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shaped skis....shoulder width or together

post #1 of 24
Thread Starter 
i read somewhere that when skiing with shaped skis you should ski with your feet shoulder width apart...however, i see people wearing shaped skis with their feet together..i takes so much effort when i'm skiing to keep mine together...unfortunately, i haven't taken lessons in 10 years and feel stupid asking this question(and yea, i've been shaping for the last three and i'm taking lessons again next month)...so which way is correct?

thanks
post #2 of 24
A functional athletic stance is the key. I teach hip width which looks narrow in some, wider in others. Here's a way to find your width.... stand in a good athletic stance. Hands in front, looking straight ahead, feet flat on the floor, knees slightly bent, body basically aligned and comfortable. Now jump straight up in the air, it doesn't have to be high. Land on both feet with weight slightly towards the balls of the feet. This is your natural balanced stance. You'll be able to hop, move laterally, etc.. from this stance without feeling like you're losing balance. [img]graemlins/thumbsup.gif[/img]
post #3 of 24
The people I see with their feet together are generally wanna be park rats (we have no park at our local hill) trying to ski "pro" style. It's not very efficient, and you're not very laterally stable. Shoulder width apart is the generally accepted stance.

edit in reply to ott's post. He makes a good point. I'd say, stand as you normally would and go from there. Now of course, you're going to modulate your stance as you're skiing to accomodate varying conditions, but standing width is about how I ski.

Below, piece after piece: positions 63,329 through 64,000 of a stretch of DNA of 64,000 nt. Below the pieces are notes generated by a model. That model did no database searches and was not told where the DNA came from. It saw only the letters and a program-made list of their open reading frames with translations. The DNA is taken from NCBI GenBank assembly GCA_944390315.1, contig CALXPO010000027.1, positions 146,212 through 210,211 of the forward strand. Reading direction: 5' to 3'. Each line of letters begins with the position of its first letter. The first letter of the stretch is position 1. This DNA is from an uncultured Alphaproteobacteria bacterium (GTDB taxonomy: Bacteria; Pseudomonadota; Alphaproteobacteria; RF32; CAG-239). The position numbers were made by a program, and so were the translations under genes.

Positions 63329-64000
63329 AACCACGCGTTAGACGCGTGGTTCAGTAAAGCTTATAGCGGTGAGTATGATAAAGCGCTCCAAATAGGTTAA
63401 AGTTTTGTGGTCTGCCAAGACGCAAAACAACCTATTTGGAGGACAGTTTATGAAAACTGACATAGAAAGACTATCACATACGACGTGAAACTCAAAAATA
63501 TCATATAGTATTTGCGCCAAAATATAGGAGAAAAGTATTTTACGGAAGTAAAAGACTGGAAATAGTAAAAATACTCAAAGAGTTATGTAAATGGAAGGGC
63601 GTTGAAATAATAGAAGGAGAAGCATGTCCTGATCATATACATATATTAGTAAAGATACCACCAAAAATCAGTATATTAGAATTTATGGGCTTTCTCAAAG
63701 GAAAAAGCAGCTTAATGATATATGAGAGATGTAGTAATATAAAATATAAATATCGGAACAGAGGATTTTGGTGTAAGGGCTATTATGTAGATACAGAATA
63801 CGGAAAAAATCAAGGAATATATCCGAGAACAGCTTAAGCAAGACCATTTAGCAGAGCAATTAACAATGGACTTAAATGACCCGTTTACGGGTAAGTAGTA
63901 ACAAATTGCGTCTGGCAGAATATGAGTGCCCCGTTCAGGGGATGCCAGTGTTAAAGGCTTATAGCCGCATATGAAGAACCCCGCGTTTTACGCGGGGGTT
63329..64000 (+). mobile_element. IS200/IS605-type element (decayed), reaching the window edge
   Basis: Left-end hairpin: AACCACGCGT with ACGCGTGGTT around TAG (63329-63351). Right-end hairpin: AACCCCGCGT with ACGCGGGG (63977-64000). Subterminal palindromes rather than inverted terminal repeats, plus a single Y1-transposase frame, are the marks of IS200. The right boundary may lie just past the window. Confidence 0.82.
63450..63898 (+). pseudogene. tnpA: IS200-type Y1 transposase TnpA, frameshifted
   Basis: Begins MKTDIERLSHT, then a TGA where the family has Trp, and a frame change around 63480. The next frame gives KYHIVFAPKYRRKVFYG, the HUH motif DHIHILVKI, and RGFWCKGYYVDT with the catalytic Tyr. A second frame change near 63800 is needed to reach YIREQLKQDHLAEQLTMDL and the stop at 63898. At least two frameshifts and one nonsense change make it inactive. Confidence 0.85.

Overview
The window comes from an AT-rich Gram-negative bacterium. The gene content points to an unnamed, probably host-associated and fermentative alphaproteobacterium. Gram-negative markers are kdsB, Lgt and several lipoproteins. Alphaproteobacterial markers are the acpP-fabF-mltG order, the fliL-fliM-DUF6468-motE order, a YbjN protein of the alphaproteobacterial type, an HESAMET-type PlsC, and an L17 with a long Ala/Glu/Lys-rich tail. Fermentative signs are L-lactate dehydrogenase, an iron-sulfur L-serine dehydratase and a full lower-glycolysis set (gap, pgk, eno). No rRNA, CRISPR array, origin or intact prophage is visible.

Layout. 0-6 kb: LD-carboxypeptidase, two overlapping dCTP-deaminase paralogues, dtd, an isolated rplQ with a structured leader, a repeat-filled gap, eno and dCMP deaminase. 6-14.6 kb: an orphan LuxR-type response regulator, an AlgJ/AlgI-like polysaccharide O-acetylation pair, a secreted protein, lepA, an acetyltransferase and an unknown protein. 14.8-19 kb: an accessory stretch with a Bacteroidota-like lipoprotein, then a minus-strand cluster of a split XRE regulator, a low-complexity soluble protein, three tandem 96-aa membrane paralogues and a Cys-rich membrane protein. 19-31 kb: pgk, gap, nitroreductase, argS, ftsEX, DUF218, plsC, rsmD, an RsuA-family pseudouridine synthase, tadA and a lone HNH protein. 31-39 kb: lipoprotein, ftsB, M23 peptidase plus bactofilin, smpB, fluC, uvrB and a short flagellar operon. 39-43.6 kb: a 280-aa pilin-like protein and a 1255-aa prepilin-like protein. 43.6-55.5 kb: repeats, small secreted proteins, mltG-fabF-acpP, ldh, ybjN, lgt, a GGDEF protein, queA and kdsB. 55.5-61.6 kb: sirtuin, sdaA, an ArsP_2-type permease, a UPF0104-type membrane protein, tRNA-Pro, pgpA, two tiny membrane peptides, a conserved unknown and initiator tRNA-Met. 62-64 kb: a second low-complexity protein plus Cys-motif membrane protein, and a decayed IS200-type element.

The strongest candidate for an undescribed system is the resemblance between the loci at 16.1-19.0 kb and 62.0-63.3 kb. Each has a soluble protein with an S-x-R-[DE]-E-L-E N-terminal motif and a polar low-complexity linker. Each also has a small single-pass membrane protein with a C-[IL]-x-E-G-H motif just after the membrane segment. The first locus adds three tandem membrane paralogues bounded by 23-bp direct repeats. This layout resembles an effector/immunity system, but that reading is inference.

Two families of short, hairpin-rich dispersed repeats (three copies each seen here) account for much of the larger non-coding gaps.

[ November 20, 2003, 09:00 PM: Message edited by: Zacman1987 ]
post #4 of 24
Spread 'em..makes it easier..a LOT..even possible.. to get some edge angle goin' on..'cept in the deep..then give 'em some 'ol "boot lock"....
post #5 of 24
What is shoulder width or hip width? Is that the distance between my skis? I am very broad shouldered, do I need to have 26 inches from the inside of one boot to the other? Or what? The outside, the middle?

Shoulder width mean different things to different people. Unless I can show them in person, I'd never use that term.

...Ott
post #6 of 24
Quote:
Originally posted by Ott Gangl:
What is shoulder width or hip width? Is that the distance between my skis? I am very broad shouldered, do I need to have 26 inches from the inside of one boot to the other? Or what? The outside, the middle?

Shoulder width mean different things to different people. Unless I can show them in person, I'd never use that term.

...Ott
Ott, we use a simple definition: hip width = outside of feet are directly below outside of hips. Similarly, shoulder width means, outside of feet are directly below outside of deltiod.

For men with broad shoulders, the outside edges of the rib cage work better for "shoulder width".

GF
post #7 of 24
I have sometimes referred to (1)imagine hanging from a bar with your hands and whereever your feet are in width start there, then (2) comfort will play a role and (3) can both skis do what you need them to do without running into each other.
post #8 of 24
I'm not a ski instructor, but many times when working with my athletes I attempt to get them into a good "athletic" position. I used to use the term "shoulder width apart", but noticed over time that while simple sounding, this creates more confusion than it could possibly ever help overcome. Now what I do is simply ask them to stand naturally tall and relaxed. Many more times than not, this has worked for me. Think about it. When you stand tall and relaxed, most people don't stand with their feet slammed together and conversely, they don't stand with their feet exceedingly wide apart. I think what's a good stance for each individual skier is what's important. I'm like Ott. If I skied with my feet shoulder width apart, you could drive a small car between my skis.
post #9 of 24